For example:

“in recent years, I have become increasingly aware of the dangerous possibility of making the Word of God sensational. Just as people can watch spellbound a circus artist tumbling through the air in a phosphorized costume, so they can listen to a preacher who uses the Word of God to draw attention to himself. But a sensational preacher stimulates the senses and leaves the spirit untouched. Instead of being the way to God, his ‘being different’ gets in the way” (Saturday, July 13, 1974, 65-66).

” Contemplative life is a human response to the fundamental fact that the central things in life, although spiritually perceptible, remain invisible in large measure and can very easily be overlooked by the inattentive, busy, distracted person that each of us can so readily become” (Sunday, June 16, 1974, 36).

“The sentence, ‘When you leave the world to give yourself to God, there is no return’ hits me hard. It is an echo not only of Jesus call to leave everything behind to follow him but also of the many voices of the desert fathers. I am more and more certain that I still have not left the world but keep lingering on its edges. I am plainly and simply scared of the ‘no return,’ and fear that the road of total commitment to God is arduous, painful, and very lonely” (Wednesday, July 10, 1974, 62).

“Still, I am deeply convinced that when I allow God to enter into my loneliness, when I allow him to let me know that I am loved far more deeply than I can imagine, only then can I give and receive real friendship…When I can say with Paul, ‘not I live, but Christ lives in me,’ then I no longer need to depend on the attention of others to have a sense of self. Because then I realize that my most important identity is the identity I have received as a grace of God which has made me a participant in the divine life of God himself” (Friday, July 26, 1974, 88).

“Maybe I have been living much too fast, too restlessly, too feverishly, forgetting to pay attention to what is happening here and now, right under my nose. Just as a whole world of beauty can be discovered in one flower, so the great grace of God can be tasted in one small moment. Just as no great travels are necessary to see the beauty of creation, so no great ecstasies are needed to discover the love of God. But you have to be still and wait so that you can realize that God is not in the earthquake, the storm, or the lightning,but in the gentle breeze with which he touches your back” (Tuesday, July 30, 1974, 94-95).

“God cannot be understood; he cannot be grasped by the human mind. The truth escapes our human capacities. The only way to come close to it is by a constant emphasis on the limitations of our human capacities to ‘have’ and ‘hold’ the truth. We can neither explain God nor his presence in history. As soon as we identify God with any specific event or situation, we play God and distort the truth. We can only be faithful in our affirmation that God has not departed us but calls us in the middle of all the unexplainable absurdities of life. It is very important to be aware of this. There is a great and subtle temptation to suggest to myself or others where God is working and where not, where he is resent and when not, but nobody, no Christian, no priest, no monk, has any “special knowledge” about God. God cannot be limited by any human concept or prediction. He is greater than our mind and heart and perfectly free to reveal himself where and when he wants” (Saturday, September 14, 1974, 137).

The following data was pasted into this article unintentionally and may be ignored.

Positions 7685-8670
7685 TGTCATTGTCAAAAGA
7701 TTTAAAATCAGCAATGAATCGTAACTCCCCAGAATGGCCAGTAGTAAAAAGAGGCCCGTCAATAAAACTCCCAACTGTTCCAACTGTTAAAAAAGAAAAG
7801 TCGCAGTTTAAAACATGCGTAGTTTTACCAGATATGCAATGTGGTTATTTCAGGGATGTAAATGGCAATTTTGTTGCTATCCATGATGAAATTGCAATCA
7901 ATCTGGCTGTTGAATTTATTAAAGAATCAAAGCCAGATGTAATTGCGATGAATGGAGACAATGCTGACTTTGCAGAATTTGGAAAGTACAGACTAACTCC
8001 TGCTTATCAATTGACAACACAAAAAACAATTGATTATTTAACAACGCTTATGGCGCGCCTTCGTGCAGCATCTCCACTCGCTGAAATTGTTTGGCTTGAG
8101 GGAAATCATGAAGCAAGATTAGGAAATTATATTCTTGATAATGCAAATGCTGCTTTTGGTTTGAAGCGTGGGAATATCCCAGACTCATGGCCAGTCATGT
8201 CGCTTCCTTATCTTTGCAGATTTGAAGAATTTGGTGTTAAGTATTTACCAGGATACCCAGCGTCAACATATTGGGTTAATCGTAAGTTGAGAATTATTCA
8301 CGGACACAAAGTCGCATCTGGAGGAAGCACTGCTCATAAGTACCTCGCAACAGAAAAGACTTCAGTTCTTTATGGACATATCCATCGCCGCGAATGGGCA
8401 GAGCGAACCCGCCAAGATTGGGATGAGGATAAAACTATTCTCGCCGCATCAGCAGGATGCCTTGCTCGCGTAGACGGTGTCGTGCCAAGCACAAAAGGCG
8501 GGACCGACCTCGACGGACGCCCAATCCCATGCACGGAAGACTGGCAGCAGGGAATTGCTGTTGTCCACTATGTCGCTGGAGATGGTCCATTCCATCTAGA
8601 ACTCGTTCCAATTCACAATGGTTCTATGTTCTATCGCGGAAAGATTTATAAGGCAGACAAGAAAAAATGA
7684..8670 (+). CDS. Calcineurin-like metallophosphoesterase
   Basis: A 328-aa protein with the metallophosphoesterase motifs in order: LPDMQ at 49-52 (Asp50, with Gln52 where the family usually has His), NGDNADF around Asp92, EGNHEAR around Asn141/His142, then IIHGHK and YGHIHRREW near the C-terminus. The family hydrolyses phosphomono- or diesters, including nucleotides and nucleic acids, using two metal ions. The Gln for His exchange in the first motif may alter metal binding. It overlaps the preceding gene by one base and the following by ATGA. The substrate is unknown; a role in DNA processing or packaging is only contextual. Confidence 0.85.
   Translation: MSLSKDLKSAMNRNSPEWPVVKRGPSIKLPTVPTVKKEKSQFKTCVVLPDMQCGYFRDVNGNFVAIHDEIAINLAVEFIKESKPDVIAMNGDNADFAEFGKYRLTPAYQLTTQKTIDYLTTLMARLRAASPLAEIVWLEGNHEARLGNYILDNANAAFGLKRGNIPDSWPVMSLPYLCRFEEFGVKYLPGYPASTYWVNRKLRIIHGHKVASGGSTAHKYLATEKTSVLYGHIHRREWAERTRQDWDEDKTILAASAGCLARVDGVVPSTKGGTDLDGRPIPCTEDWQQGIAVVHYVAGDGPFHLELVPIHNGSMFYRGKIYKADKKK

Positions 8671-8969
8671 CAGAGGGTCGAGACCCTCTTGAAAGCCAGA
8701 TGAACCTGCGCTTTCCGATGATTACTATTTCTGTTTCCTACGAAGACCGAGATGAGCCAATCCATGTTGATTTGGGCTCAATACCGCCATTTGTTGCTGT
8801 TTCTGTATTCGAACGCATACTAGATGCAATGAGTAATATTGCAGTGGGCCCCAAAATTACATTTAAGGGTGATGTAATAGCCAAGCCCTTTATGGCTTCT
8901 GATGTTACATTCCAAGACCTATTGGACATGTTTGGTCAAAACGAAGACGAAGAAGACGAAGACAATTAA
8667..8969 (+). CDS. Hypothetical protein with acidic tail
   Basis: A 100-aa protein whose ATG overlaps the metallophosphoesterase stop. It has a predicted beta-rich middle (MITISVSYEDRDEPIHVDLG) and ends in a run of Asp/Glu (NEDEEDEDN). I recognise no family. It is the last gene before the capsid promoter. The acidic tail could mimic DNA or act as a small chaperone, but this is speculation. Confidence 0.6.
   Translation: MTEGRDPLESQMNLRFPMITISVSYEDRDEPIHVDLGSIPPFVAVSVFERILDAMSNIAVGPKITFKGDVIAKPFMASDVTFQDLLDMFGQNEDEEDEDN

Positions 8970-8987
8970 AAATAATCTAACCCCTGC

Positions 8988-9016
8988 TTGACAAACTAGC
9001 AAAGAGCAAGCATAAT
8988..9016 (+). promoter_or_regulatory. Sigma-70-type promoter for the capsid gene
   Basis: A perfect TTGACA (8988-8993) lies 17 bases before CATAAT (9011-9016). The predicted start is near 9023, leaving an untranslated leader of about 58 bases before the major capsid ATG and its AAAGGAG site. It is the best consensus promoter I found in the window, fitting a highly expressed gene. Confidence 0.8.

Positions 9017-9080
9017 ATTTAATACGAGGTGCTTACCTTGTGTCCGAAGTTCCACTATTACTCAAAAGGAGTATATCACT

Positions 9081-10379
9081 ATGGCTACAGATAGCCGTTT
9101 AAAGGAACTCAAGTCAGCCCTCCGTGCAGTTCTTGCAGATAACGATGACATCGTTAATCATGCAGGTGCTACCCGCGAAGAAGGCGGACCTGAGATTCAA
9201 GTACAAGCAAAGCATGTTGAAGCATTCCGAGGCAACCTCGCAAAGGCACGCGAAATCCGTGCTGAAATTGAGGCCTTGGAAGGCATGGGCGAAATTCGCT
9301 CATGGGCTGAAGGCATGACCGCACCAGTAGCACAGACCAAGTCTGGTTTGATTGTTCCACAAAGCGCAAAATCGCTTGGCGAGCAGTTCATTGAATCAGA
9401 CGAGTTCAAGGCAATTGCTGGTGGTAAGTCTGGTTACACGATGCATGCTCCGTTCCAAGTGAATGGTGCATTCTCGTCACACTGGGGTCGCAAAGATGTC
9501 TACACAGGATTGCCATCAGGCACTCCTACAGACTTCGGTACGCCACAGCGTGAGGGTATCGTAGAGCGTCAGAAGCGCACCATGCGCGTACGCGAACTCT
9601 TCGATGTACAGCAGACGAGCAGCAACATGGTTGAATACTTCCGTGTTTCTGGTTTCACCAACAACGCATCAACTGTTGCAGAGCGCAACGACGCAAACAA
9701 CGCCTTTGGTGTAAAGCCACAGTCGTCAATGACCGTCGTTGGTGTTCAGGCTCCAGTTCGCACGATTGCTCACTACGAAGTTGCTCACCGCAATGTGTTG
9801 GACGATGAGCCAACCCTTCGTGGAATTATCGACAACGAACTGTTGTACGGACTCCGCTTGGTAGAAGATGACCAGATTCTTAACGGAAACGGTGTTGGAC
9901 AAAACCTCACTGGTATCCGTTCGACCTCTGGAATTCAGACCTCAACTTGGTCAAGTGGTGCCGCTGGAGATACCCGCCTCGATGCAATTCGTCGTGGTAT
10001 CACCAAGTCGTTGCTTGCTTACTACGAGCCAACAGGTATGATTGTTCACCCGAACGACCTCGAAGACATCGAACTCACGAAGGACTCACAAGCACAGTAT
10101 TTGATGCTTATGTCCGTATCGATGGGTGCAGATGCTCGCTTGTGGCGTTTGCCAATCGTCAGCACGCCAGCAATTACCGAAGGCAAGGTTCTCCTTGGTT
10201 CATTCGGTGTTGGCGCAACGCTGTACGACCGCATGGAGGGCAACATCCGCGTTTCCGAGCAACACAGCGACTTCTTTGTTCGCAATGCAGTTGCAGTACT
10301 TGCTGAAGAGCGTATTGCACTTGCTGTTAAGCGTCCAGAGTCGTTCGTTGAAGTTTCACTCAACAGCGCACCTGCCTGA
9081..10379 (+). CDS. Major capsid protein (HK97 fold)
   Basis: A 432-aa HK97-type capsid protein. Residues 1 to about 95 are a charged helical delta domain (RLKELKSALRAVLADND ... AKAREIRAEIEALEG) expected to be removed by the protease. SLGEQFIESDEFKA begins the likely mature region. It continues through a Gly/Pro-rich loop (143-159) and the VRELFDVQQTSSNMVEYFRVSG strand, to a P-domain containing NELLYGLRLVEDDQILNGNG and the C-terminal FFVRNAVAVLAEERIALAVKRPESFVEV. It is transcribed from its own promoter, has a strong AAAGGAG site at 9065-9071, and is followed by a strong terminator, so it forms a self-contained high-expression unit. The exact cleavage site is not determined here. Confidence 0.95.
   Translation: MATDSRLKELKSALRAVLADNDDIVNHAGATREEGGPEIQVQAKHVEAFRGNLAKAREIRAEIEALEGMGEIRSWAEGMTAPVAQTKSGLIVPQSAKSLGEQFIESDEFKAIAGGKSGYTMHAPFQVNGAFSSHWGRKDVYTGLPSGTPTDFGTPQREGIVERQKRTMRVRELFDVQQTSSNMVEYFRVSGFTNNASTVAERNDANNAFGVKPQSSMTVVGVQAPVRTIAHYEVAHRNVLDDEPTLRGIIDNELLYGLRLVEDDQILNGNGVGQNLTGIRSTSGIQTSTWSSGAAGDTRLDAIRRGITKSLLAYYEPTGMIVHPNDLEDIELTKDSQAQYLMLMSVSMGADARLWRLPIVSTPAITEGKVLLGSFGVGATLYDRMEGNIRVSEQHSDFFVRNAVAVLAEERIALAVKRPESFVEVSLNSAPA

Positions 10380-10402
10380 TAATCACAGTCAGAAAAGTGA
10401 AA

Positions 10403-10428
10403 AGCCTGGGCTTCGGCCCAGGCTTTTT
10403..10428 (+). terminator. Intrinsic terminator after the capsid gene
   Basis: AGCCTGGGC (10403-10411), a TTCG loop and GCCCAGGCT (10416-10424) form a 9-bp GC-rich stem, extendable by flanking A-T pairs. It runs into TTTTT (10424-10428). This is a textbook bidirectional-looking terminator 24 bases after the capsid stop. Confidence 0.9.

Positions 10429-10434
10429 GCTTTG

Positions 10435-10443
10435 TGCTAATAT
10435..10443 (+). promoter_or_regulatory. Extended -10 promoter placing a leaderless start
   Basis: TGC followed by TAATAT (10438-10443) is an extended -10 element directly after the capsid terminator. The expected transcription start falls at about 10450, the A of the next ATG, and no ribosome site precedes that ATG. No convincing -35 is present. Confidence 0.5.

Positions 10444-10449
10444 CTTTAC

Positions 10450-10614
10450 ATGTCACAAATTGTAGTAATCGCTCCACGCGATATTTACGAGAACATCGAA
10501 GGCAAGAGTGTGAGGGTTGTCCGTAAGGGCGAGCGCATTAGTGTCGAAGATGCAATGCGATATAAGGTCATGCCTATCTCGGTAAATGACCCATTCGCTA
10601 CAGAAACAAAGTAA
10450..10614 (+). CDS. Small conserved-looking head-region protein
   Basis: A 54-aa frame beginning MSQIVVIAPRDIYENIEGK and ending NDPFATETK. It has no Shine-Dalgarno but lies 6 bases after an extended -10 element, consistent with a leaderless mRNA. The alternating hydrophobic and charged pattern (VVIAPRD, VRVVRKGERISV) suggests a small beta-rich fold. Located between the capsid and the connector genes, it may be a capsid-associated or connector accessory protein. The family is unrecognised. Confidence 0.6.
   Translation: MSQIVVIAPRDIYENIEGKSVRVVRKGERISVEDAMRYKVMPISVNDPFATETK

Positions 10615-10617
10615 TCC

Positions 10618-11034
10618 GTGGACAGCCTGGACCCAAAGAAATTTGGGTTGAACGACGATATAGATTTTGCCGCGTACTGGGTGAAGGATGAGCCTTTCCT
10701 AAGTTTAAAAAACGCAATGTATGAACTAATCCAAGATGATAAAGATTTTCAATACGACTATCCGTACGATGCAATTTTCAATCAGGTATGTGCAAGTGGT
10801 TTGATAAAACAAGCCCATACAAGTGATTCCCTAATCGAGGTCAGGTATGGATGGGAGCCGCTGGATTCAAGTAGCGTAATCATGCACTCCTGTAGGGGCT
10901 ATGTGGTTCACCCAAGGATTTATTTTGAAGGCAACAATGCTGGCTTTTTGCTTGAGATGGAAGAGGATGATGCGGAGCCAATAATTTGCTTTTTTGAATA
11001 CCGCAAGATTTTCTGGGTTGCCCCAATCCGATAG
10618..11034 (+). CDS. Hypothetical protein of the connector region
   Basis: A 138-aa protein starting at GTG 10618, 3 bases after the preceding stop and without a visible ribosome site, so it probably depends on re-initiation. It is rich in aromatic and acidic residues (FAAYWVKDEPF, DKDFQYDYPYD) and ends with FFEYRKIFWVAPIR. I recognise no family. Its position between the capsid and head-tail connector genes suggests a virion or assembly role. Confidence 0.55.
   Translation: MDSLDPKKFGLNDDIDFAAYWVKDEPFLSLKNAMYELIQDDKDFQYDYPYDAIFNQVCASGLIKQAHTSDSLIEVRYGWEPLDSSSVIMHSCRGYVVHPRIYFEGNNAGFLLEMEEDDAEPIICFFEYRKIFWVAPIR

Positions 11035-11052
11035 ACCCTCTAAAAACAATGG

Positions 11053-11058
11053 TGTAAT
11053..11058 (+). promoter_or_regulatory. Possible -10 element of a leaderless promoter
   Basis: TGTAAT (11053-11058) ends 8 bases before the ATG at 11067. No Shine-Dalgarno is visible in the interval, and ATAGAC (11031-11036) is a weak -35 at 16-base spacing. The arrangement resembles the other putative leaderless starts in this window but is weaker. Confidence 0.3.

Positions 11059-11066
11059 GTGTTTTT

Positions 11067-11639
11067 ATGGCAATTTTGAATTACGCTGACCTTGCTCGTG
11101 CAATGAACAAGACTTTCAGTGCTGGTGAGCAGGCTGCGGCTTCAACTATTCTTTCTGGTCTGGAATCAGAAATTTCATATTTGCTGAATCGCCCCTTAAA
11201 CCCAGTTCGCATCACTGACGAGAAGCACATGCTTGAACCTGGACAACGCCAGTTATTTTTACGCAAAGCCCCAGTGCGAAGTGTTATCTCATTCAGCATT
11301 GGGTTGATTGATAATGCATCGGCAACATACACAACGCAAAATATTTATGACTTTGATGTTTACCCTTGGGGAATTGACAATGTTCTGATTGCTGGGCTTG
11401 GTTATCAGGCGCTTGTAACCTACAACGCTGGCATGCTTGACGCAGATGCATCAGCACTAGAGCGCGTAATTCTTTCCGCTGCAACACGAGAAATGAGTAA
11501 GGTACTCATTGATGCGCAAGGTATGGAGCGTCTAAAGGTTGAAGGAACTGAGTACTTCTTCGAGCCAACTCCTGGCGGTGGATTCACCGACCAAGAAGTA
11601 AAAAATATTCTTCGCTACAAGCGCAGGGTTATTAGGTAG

“We have always struggled to understand how God can be just as well as merciful. Indeed, the mystery of God is that he can be both to the highest degree. But we cannot” (Monday, September 16, 138).

“As long as I am constantly concerned about what I ‘ought’ to say, think, do, or feel, I am still the victim of my surroundings and am not liberated. I am compelled to act in certain ways to live up to my self-created image. But when I can accept my identity from God and allow him to be the center of my life, I am liberated from compulsion and can move without restraints” (Wednesday, December 11, 1974, 203).

Simple but not easy

Reading these words forty-five years later prompts me to remember that understanding the Christian faith is relatively easy, but following our Lord is no simple task. We tend to get that backwards. We want to make understanding the faith far too complex, and living the faith formulaic. No wonder we wind up in the trap that it falls to us to fix ourselves, to fix others, and to fix our country and world. But, the essence of the Christian faith is that we are utterly unable to fix ourselves, fix others, or fix the world. The essential message of Christian faith is one of surrender. We surrender our lives to Jesus Christ and that surrender includes all of our own goals, all of our own agendas, all of our desires to remake the world in our own image. Instead we trust Christ for our salvation and for our very lives. As Henri Nouwen learned, as I am continuing to learn, as countless others have learned our journeys of faith are fraught with struggle and turmoil especially when we confuse following Jesus with the expectations of self and others. At the end of the day, it is all about grace and mercy. We don’t deserve those, but God invites us to them anyway.

As Sue Mosteller, Henri Nouwen’s longtime assistant and close friend, has written, “Henri’s friends always knew that Henri struggled to live up to what he wrote.” In that, he was no different than the rest of us, especially those of us who preach, teach, and serve as pastors. Henri died in 1996, ironically in his native land in the Netherlands while on his way to St. Petersburg, Russia to film a project related to one of his books. Fortunately, his journals, diaries, and books are still available. We still assign his little book on leadership titled In the Name of Jesus at Gordon-Conwell. Forty-five years after his life as a “temporary monk” at the Abbey of the Genesee, his account of those seven months is one that I still turn to when I need reminding that following Jesus does not rest in formulas or efforts to fix things that I don’t like in the church or world around me. It is about following Jesus through the joys, struggles, sorrows, of this world, and realizing that the new heaven and new earth still await.

If you haven’t read The Genesee Diary (Doubleday, 1981), let me invite you to read and reflect on what the Triune God may want to say to you about following him.